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Source: kremelife.myshopify.com via Lily on Pinterest

Ann’s stuff purging became my care package. Lucky me.

This is my new teachery watch.

I really like they way it looks with my rings. Thanks Ebay!

A down vest in really good condition. It’s perfect vest weather here. Also guess what?

It’s REVERSIBLE!!! The shirt was a recent find, too.

 

By “we made” I mean that I cooked up a scheme and AVO put it into play…as usual. It has made our kitchen so much better!

 

We have so little space in our kitchen, getting the pots and pans up in the air was like gaining a whole cabinet worth of storage.

I found these things for AVO. I’m super impressed with myself for getting it so right with the fit. I put the clothes on myself and tried to remember where the shoulder point on his shirts hit me.

I was so excited to see it things fit correctly that I made him try it on right away, hence the extreme wrinkles.

I can’t get over how well this wool shirt fits.

The third thing I found for him is was this jacket. I measured from the center back of the collar to the shoulder point and thought 9″ seemed familiar from having checked the measurement on a jacket that fits him well, but it was a long time ago so I wasn’t sure if I was remembering right.

I was. The shoulder fit is spot on. It’s too big in the waste, but who knows, maybe I’ll advance in my sewing enough to take it in for him. Oooouuuu technical term alert! A little research reveals the narrowed waist in a man’s jacket is called “waist suppression”. Maybe it’s called that on a lady’s jacket, too. I’m not sure. Supposedly altering waist suppression is pretty doable–as opposed to changing the placement of the shoulders which would be a total drag/most likely ruin the jacket if attempted by a not professional (me).

He was really in to everything. I love findings things for someone when they’re not shopping with me and then have the clothes fit and have the person like them. Pulling things off the rack for people is fun too but not the same rush. While he was trying things on I was doing a little happy dance.

I’m back to sewing. I did some sewing as a young teenager. There were a lot of baby doll dresses, a wild red jump suit, which some of you might remember. Then there was a bias cut sundress that just would not come out right. I have recently learned people call that a “wadder”. After that I didn’t sew much. I made a few bags without patterns, and once I designed a skirt. It actually came out pretty wearable. It was a pencil skirt made from light weight gray canvas with slits on both sides.

This skirt is the opposite. It’s a bright pink baby wale corduroy poofy mini.

I’m not sure how flattering it actually is, but I wanted to start my sewing renaissance with the simplest project. I don’t think you get any simpler than the elastic waste skirt. I’m trying to be really systematic about learning to sew again, so I don’t run into game ending frustrations. I’m also attempting to be very patient and follow all instructions exactly. This pattern is a Sew New Learning the Basics pattern, so it has extra instructions that most patterns don’t have, like ironing each seam after you stitch it. Doing so seemed to give the skirt a more polished, crisp feel. Overall I’m happy with how the skirt came out. The sandals are Kors Michael Kors. I found them at Buffalo Exchange a few weeks ago. I LOVE them and have been wearing them all the time.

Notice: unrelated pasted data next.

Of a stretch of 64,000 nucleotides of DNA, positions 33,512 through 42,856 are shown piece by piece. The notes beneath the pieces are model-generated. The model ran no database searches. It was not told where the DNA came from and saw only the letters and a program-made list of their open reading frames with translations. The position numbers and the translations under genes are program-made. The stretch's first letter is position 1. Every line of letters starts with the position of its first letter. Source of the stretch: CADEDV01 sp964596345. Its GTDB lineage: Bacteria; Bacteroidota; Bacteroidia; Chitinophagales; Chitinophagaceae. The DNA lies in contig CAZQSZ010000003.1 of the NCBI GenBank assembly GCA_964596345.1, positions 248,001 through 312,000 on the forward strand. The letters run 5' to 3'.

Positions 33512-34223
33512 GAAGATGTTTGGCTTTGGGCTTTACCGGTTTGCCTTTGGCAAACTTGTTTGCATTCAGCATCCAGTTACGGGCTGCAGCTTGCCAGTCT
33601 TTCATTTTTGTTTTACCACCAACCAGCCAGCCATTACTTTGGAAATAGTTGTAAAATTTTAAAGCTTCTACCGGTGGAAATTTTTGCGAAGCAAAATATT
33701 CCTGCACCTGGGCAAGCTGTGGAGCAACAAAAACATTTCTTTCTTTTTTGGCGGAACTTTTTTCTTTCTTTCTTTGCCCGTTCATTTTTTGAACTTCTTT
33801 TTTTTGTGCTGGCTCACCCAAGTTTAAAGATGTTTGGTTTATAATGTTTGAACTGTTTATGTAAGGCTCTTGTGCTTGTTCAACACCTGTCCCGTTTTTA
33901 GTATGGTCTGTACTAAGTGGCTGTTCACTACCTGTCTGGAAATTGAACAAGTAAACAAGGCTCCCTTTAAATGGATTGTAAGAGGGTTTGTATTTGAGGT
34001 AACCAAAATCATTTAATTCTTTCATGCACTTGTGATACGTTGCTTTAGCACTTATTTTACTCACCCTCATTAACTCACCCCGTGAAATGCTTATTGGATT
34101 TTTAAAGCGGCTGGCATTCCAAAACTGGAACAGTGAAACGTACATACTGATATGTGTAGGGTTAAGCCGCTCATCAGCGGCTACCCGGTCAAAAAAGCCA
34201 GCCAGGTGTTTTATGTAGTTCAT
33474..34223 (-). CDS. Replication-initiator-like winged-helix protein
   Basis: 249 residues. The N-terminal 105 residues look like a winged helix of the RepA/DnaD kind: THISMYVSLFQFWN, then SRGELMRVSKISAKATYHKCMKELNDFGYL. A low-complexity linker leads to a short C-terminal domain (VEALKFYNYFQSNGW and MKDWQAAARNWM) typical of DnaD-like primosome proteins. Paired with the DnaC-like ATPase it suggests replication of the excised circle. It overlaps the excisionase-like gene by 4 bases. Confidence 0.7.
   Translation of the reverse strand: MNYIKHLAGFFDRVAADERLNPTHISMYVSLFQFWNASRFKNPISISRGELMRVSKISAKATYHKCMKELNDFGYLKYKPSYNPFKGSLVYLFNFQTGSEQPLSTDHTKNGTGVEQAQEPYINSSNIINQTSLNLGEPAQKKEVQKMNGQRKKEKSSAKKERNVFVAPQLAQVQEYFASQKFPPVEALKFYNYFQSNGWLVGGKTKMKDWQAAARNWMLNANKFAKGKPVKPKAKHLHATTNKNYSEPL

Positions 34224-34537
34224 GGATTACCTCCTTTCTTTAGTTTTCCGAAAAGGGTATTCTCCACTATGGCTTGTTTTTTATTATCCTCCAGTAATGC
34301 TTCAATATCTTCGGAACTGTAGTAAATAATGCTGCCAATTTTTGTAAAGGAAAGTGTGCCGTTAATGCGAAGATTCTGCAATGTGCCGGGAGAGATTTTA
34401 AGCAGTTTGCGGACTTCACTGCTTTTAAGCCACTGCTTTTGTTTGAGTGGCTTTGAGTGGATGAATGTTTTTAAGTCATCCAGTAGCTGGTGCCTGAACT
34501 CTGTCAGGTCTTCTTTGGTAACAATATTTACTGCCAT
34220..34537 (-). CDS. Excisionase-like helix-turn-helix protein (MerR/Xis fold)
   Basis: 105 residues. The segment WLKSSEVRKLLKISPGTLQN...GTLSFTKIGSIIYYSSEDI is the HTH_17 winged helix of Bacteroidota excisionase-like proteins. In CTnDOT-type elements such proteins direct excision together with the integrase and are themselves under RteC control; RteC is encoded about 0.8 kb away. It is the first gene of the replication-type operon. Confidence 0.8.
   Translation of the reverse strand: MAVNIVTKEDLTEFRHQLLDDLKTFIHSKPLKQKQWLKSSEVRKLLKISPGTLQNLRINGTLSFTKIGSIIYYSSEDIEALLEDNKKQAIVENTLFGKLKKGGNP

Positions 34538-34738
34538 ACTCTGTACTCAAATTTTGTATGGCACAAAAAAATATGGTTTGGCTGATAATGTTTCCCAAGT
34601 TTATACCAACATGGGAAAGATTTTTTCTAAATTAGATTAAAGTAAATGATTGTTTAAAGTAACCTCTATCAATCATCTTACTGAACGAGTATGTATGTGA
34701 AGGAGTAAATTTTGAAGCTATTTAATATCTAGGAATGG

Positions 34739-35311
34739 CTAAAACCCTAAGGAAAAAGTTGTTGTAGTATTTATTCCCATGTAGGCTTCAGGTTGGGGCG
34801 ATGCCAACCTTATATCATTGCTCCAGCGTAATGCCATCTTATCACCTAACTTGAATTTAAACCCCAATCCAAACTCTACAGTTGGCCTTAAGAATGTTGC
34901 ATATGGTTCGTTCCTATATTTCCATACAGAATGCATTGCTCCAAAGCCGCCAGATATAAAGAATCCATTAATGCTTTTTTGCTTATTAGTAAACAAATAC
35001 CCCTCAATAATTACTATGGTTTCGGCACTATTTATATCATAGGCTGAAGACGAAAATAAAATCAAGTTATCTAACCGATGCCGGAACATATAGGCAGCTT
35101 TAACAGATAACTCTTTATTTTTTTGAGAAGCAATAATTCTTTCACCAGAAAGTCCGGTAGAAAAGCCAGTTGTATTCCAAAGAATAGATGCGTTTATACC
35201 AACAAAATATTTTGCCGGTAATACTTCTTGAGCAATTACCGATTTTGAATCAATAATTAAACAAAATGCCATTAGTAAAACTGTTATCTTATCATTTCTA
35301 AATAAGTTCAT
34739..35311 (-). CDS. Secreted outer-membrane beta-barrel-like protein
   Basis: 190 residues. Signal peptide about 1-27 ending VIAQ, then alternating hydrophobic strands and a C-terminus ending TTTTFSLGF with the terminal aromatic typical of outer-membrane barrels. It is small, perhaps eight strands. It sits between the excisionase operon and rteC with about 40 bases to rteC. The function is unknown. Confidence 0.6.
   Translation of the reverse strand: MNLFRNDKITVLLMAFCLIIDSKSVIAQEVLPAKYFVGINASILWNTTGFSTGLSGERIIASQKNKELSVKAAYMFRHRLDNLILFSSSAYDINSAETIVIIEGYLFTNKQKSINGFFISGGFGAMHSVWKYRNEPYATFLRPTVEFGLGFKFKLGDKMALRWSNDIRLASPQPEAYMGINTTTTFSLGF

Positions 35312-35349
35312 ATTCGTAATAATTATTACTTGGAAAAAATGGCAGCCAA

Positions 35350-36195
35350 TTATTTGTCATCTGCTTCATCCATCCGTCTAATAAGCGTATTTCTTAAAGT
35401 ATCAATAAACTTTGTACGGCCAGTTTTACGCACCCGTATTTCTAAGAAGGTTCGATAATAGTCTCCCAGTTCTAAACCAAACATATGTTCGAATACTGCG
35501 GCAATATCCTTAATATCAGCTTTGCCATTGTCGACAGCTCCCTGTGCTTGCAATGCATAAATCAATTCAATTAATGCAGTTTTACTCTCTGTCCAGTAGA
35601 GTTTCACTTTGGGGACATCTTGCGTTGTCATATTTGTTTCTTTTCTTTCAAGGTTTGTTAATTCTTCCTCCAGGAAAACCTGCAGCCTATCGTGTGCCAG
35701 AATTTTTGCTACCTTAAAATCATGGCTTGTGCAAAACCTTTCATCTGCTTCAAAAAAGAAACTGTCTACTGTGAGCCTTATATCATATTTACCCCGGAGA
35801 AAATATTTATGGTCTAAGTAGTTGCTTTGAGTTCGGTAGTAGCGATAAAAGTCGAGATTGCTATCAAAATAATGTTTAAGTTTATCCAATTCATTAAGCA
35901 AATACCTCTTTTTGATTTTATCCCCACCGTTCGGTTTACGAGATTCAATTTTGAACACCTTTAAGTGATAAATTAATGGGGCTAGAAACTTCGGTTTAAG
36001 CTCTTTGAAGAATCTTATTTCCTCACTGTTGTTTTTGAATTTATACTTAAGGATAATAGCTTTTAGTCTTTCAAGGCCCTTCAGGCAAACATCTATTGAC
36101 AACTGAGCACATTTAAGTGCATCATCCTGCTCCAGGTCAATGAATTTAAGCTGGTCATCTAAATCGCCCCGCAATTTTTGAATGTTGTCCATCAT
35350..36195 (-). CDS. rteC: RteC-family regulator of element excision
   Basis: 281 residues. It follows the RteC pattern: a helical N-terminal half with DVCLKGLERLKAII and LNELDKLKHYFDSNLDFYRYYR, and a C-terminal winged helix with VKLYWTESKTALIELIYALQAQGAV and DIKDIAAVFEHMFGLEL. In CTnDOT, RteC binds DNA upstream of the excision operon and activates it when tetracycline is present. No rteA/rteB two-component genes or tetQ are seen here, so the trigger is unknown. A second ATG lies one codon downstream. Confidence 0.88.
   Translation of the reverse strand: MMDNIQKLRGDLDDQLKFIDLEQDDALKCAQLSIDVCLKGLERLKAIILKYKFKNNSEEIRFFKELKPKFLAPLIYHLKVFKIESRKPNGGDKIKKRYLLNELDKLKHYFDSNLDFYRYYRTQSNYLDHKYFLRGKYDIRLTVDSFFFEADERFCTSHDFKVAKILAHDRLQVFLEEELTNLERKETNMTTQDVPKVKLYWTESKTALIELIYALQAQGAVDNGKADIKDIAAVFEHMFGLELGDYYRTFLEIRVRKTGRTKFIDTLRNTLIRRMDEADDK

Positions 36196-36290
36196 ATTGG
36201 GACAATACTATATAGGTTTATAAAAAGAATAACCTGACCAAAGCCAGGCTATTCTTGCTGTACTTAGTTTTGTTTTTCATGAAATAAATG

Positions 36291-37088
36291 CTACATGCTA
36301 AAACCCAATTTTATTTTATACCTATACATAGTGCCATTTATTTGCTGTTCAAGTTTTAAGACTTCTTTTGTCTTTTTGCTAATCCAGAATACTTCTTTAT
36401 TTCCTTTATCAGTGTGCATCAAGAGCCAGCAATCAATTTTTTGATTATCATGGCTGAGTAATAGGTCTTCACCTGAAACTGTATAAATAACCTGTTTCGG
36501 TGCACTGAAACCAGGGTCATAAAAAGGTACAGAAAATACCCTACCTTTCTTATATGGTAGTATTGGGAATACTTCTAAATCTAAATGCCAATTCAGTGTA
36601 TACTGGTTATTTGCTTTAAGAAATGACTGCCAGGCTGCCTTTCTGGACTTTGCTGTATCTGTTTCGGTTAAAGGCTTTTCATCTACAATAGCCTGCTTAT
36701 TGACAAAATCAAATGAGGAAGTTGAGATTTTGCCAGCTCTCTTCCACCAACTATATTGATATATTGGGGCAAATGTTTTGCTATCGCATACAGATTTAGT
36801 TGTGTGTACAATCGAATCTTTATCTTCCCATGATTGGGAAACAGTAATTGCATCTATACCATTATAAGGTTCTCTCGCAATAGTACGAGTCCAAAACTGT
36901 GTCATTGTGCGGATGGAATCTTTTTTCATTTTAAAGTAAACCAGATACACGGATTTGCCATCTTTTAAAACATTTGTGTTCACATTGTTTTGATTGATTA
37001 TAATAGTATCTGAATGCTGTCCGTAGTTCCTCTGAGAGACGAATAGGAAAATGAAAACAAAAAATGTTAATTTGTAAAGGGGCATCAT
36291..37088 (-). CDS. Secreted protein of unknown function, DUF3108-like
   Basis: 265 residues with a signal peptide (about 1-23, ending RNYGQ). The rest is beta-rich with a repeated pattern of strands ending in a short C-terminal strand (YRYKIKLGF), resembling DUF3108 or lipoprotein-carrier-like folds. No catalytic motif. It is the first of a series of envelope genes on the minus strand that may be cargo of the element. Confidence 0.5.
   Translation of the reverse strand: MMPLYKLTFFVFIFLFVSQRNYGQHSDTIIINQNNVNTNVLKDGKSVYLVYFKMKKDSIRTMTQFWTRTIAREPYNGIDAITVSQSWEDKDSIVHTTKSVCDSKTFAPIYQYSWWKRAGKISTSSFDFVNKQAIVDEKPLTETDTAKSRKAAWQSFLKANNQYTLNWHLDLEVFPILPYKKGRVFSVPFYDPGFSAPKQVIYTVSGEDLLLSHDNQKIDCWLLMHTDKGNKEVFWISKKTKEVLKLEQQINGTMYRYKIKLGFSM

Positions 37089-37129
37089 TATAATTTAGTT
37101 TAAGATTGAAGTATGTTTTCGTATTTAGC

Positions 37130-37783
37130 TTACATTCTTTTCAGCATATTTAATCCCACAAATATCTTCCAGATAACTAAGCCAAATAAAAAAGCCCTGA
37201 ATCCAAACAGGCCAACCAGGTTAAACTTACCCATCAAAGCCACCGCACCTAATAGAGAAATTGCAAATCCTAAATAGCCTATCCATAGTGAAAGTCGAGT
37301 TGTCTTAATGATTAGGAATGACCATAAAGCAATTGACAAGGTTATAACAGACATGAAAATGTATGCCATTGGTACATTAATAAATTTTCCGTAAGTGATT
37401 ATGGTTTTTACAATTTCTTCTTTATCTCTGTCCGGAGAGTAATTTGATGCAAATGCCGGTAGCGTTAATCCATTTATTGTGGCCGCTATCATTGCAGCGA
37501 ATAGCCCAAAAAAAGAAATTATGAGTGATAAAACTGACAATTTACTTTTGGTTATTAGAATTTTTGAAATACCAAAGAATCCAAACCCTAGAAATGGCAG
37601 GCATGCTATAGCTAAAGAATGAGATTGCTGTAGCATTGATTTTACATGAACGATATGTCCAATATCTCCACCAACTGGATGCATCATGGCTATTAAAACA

Thanks for everything Dads! What would we do without you?

My Awesome Dad got this:

No, he doesn’t have really long hair. That’s me. Maybe this summer I can get a picture of him in his hat. I knit it using this pattern I found on Ravelry. The decreases make this cool swirl on the top of the hat:

Ehhhh. I didn’t bother getting out my tripod and had a hard time photographing the top of my head. Oh, well, you can kind of see what I’m talking about. It’s like a pin wheel shape on top.

I was waiting for the circular needles I ordered to arrive (I made my first foray into the world of nice needles and bought a pair of Addi Turbos), but I got impatient and knit it on some double pointed needles I already had. They’re metal and I had lots of problems with stitches sliding off. On the upside I was forced to figure out how to pick up dropped stitches. Eventually I got frustrated and came up with this cork based system:

It worked but, man, if I ever make anything on double pointed needles again, they’ll have to be wooden. I do want to make some leg warmers that are knit on dpns, though I think there is an Addi Lace tiny tiny circular needle, maybe even as small as 8 inches. I might have to look into that.

 

I recently sewed this lil’ buddy:

We were calling it Catbear. It’s for AS’s baby who is due this summer. I made it out of hot pink baby whale corduroy. The face is embroidery thread. I used this pattern. I changed it up a bit. I left off the muzzle and did the face differently.

Then I made this lil’ guy:

We’ve been calling him Pillow Guy. He went to a friend’s new baby. He’s made from an old cashmere sweater. I now have a reason to buy the thrift store cashmere sweater that seems perfect (yeah!), but on closer inspection has holes (no!). Oh no, I feel a bout of fabric hording coming on.

I used the same pattern as Catbear, but I tried to make it a little bigger. Somehow I mostly just made him wider, more pillowy. I didn’t have embroidery thread in the right color, so I improvised and just used a few strands of regular thread. I do not recommend this method. I was a mega pain. The thread really wanted to tangle. When I made a stitch all the threads wouldn’t come through evenly. Then when I pulled on the stitch to even it out it would get really tight on a few strands but stay all baggy on the problem strand. Whatevs. I’m just saying lots of threads do not equal embroidery thread.

Aww look they’re friends.